Implementation of color gradient animation effect of. Net , and raspberry pie , light band


In the last hydrology article, Lao Zhou demonstrated the basic use of ws28xx. At the end of the article, Lao Zhou said that this article introduces the simple implementation of color gradient animation.

Before we start, let’s make a digression.

The first thing is that the price of raspberry pie has soared recently. I believe all friends who pay attention to it know. So if you’re not in a hurry, don’t buy it first. Alternatively, you can choose raspberry PI 400. This configuration is a little higher than 4B. The current price is relatively normal. PI 400 is the raspberry pie hidden in the keyboard. In fact, the price on the official website has been adjusted back to the original price, but the Jian merchants on a treasure are still raising the price.

Second, can the application on raspberry pie be written in C? This is nonsense. The raspberry pie runs Linux, of course. Some partners will say, use Net experience? Lao Zhou can tell you: no problem at all. Lao Zhou has experimented with most APIs in this library Net IOT library performance you do not have to worry about, because in recent years Net performance has been greatly improved, not to mention Net just encapsulates the call of the underlying API. When the instruction is passed to the system driver layer, its efficiency is the same as that of C. You might as well think that even python, a programming language with poor performance and no natural enemies, can play with the Internet of things What else are you afraid of. Although there are few open source libraries, the official devices also basically cover various sensor modules.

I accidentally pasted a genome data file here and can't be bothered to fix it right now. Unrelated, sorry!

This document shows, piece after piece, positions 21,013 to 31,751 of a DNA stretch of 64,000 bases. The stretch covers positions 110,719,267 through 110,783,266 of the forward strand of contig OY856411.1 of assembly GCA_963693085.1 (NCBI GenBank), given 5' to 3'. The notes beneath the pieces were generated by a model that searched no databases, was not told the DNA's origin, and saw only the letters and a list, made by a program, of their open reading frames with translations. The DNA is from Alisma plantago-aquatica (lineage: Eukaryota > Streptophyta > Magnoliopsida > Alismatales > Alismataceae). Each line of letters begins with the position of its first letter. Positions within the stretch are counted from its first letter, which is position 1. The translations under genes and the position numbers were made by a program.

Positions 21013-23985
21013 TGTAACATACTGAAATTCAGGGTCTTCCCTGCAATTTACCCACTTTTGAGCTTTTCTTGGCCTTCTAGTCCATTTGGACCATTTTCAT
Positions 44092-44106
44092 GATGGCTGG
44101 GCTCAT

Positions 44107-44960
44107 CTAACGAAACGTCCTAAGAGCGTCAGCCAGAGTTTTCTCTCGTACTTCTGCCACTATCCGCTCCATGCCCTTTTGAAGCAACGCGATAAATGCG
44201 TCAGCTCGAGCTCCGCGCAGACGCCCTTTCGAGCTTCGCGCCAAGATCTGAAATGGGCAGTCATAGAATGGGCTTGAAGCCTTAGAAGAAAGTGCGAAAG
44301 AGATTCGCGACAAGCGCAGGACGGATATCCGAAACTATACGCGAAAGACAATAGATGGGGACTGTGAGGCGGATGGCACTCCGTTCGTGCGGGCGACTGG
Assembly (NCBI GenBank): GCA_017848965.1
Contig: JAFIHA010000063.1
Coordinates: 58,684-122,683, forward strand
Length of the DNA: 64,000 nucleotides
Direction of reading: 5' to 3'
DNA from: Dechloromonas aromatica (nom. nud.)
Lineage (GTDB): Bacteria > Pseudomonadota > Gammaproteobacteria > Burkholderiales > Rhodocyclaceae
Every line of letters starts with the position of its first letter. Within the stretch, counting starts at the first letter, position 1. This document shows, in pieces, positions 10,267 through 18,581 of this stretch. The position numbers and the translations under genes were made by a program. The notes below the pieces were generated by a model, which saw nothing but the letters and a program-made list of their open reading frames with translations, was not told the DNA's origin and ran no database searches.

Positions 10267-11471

OK, that’s all for F. let’s start with the main film.

Let ws28xx control the light strip to produce animation, which is essentially to update the color of each light bead at regular intervals. Because the reaction speed and processing ability of human eyes are not comparable to that of cats, we will see animation. What we saw was animation, but Lao Zhou estimated that what the cats saw was ppt.

Therefore, the so-called color gradient animation, first of all, you need to determine two colors – the starting color and the final color. For example, from green to red, green is the beginning and red is the end.

Then, we need to calculate the difference between the starting color and the ending color and the values of R, G and B.

Suppose that our delay d = 40 ms (accurate to milliseconds is enough, regardless of microseconds and nanoseconds. Anyway, your eyes can’t see it), and then we have to change from red to blue.

Red: r = 255, g = 0, B = 0

Blue: r = 0, g = 0, B = 255

Calculate the gap and subtract the starting point from the ending point, regardless of positive or negative.

dif_R = 0-255 = -255

dif_G = 0-0 = 0

dif_B = 255-0 = 255

In this way, we can see that from red to blue, the value of R decreases, G remains unchanged, and the value of B increases. Let’s not think about whether the algorithm is right or not. We might as well continue to calculate:

The first cycle, r = 255-1 = 254, g = 0, B = 0 + 1 = 1, sleep 40;

The second cycle, r = 255-2 = 253, g = 0, B = 0 + 2 = 2, sleep 40;

The third cycle, r = 255-3 = 252, g = 0, B = 0 + 3 = 3, sleep 40


Until the target value becomes r = 0, g = 0, B = 255. Between each cycle, there will be a pause of 40 ms.

However, the algorithm can not be so simple. We have ignored a problem. Please see the following example:

Suppose you want to change from R = 120, g = 200, B = 10 to r = 255, g = 100, B = 60

Calculated difference: difr = 255-120 = 135, difg = 100-200 = – 100, difb = 60-10 = 50. The difference between rgbs is not equal. If we have + 1 or – 1 in each cycle, there will be a problem: some values may have reached the final value, while others have not reached the final value. In this case, the light gradient process will not look smooth.

Therefore, the problem we must solve is that after N cycles, the three RGB values should reach the final value at the same time. In this way, those with large difference gradient faster and those with small difference gradient slower. Those who run fast, wait a minute, those who run slowly, form a united front and reach the end at the same time.

Therefore, the number of cycles in the gradient process must be uniform, but the amount of RGB change is different in each cycle, but it will reach the final value at the same time after N cycles.

For example, from R1 = 100, G1 = 0, B1 = 230 to R2 = 20, G2 = 72, B2 = 57

Then, the difference:

  dR = 20-100=-80

  dG = 72-0=72

  dB = 57-230=-173

If the number of cycles is 80, it can be understood that it is completed in 80 steps, and set step = 80. Next, you have to calculate how much the RGB values change in each of these 80 steps (unit step).